Hanneline Visnes/ Lucy Skaer

December 2002

Publication: The Sunday Herald

Hanneline Visnes and Lucy Skaer 

A HUNDRED FLOWERS, A HUNDRED BIRDS, A HUNDRED CHILDREN, IN LATE SPRING AND EARLY SUMMER

CCA, Glasgow

Despite the intense and deliberately disorienting lyricality of its title, this show explores death, cruelty, violence and war.  The artists Hanneline Visnes and Lucy Skaer graduated from Glasgow School of Art in 1997 and this collaboration between the two, specially commissioned by the Centre for Contemporary Arts, was inspired by a joint trip to the Peace Palace in The Hague.  Motivated by the sense of internationalism which was prevalent immediately prior to the First World War, the Peace Palace stood as a visionary statement of a world in which war was no longer a means of resolving national differences. In the current climate, such vision seems sadly lacking and this, therefore, acts an intensely ironic aspect in the artists’ treatment of their subject matter.

 

Stylistically, the work of the two could hardly be more different; although both are painters, the similarities stop there.  Skaer draws thin and faint pencil lines on large sheets of white paper which are pinned to the walls; to these markings she adds coloured and white enamel paint.  By contrast, Visnes paints in oils on small, irregularly cut boards.  Deliberately playing on a faux-naif style, she uses a rich pictorial vocabulary drawn from folk art and other forms of visual culture (such as grave stones).  Where Visnes paintings are detailed and invite the viewer to close in on the work, Skaer’s work needs to be seen from a distance so that the overall picture can begin to make sense.

 

The collaboration extends well beyond a desire to show work in the same venue and on the same theme – all of the works are a joint undertaking.  Sometimes a whole room is given over to a single work (as in ‘Study’) which consists of seven different elements – three by Skaer and four by Visnes.  In other cases, a triptych, for example, will consist of individual elements by both artists.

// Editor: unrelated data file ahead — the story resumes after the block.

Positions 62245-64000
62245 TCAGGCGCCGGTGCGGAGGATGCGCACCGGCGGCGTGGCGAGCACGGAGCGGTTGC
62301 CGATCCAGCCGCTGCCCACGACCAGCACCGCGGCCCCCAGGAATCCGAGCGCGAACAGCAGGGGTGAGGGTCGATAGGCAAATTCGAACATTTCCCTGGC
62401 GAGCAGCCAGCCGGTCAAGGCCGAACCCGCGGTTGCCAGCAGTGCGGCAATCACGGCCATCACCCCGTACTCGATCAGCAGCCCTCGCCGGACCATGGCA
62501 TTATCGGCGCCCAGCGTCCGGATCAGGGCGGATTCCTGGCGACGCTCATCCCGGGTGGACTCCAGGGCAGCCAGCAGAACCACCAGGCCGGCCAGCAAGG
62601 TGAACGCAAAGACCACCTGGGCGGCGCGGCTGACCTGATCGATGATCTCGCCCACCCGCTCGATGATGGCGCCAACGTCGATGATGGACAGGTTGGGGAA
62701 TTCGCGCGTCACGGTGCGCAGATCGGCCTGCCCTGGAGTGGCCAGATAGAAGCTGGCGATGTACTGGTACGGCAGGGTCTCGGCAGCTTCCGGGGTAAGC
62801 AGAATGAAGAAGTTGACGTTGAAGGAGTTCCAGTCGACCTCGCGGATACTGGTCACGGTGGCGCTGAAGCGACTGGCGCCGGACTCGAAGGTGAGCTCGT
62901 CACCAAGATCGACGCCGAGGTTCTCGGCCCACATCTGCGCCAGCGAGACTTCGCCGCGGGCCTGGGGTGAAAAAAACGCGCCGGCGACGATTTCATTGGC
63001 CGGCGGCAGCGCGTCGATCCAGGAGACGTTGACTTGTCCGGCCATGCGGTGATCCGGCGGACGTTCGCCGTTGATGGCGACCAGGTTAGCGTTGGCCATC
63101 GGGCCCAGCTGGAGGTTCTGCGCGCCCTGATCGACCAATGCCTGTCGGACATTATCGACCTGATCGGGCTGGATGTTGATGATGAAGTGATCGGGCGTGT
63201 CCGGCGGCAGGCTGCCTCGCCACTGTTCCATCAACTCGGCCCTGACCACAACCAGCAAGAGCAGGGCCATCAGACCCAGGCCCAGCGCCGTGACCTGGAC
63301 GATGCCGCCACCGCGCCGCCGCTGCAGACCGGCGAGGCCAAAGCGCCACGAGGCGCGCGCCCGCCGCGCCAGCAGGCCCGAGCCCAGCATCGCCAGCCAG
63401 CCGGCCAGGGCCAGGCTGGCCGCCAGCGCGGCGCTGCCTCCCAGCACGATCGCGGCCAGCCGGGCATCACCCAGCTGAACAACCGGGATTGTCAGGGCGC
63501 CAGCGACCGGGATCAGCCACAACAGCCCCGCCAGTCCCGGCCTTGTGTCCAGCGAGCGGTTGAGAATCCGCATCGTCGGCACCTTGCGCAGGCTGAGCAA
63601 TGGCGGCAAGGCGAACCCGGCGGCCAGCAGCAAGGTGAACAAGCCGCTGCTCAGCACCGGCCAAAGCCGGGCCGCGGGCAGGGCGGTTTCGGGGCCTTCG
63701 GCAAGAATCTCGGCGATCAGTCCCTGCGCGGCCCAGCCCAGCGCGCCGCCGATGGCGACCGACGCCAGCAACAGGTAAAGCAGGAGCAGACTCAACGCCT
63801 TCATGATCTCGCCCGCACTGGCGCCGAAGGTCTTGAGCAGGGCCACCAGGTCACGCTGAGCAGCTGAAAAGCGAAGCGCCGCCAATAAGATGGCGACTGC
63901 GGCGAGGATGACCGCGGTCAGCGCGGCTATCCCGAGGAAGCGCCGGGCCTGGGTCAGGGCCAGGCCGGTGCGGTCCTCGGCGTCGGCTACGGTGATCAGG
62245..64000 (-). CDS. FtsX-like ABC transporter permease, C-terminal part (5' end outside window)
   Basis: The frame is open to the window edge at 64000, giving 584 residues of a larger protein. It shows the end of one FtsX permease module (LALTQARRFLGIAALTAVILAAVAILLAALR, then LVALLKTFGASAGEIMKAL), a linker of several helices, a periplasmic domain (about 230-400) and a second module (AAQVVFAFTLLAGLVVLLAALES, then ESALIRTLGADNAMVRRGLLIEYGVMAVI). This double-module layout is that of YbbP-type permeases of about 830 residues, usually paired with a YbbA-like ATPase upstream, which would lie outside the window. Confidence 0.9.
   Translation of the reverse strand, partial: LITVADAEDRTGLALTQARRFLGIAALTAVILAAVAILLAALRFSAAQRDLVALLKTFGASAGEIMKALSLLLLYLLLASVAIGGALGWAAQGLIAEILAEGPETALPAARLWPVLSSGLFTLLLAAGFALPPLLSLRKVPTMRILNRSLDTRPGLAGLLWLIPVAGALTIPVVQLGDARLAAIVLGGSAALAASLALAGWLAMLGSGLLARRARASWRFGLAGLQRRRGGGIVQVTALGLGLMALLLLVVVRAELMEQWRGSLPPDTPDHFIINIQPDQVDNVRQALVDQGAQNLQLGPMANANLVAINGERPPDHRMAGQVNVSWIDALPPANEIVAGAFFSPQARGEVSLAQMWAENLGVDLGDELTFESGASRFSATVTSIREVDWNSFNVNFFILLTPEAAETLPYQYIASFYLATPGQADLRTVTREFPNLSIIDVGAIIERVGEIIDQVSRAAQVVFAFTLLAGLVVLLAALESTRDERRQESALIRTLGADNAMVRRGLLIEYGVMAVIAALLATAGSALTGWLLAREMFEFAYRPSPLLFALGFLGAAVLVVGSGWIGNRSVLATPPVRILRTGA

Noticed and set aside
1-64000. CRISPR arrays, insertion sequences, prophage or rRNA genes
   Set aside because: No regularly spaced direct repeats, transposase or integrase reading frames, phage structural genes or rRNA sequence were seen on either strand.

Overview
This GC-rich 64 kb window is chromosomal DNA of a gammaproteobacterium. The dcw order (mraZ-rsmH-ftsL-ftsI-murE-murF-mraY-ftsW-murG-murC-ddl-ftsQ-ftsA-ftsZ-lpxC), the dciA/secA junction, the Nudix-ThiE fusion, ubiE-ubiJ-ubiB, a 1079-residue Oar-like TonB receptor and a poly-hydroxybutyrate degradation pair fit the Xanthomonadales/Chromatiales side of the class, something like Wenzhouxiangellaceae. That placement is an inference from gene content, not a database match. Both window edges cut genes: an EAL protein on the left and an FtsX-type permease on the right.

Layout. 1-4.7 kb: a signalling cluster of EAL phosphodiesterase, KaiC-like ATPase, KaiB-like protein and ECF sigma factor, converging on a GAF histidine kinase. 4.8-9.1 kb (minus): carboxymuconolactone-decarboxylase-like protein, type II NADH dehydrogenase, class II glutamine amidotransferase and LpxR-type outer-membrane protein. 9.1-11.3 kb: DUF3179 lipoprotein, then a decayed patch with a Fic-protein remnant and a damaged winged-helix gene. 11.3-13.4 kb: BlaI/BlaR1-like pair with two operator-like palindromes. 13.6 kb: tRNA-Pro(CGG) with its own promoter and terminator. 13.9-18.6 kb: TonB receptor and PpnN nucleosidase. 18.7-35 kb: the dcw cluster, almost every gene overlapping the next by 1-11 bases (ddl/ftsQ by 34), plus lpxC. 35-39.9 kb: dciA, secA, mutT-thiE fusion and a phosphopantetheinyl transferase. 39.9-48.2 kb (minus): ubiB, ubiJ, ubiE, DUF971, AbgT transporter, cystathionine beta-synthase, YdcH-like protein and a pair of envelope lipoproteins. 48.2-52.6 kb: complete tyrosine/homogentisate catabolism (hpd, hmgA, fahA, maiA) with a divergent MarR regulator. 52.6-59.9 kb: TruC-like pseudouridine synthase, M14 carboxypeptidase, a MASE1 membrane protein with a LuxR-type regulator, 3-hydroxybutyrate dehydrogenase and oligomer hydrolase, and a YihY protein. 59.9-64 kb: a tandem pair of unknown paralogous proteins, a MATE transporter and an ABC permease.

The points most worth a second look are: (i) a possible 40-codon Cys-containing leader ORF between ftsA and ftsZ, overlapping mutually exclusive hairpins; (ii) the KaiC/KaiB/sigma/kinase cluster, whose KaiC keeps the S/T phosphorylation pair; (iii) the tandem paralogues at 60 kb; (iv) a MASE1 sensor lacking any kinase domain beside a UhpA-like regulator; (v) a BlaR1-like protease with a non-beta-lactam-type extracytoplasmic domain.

Significantly, Skaer has used Rorsarch Blots (found in psychological testing) as one form of source material.  Images in ‘Study’ reveal the shapes which look as if they have been created using a folding page to replicate an ink pattern.  In one, a dark shadow of a bird is cast on a field of grain while in another the image of two figures in violent struggle are duplicated as in a mirror image.

 

Curiously, the image of wheat or a similar crop is found in several images by both artists.  It’s symbolic of food and the stability which agriculture needs in order to flourish; significantly, this symbol is distorted by both artists – in Visnes’ case it is found as part of a motif in which skulls and deaths heads are prominent.

 

Whereas Visnes draws significantly on an inner vision to create her disturbing images, Skaer adapts both photographic and graphic sources.  Working by stealth she creates uncannily decorative and alluring images based on horror and violence.  This ability by both artists to subvert expectations lies at the heart of a powerful and moving body of work.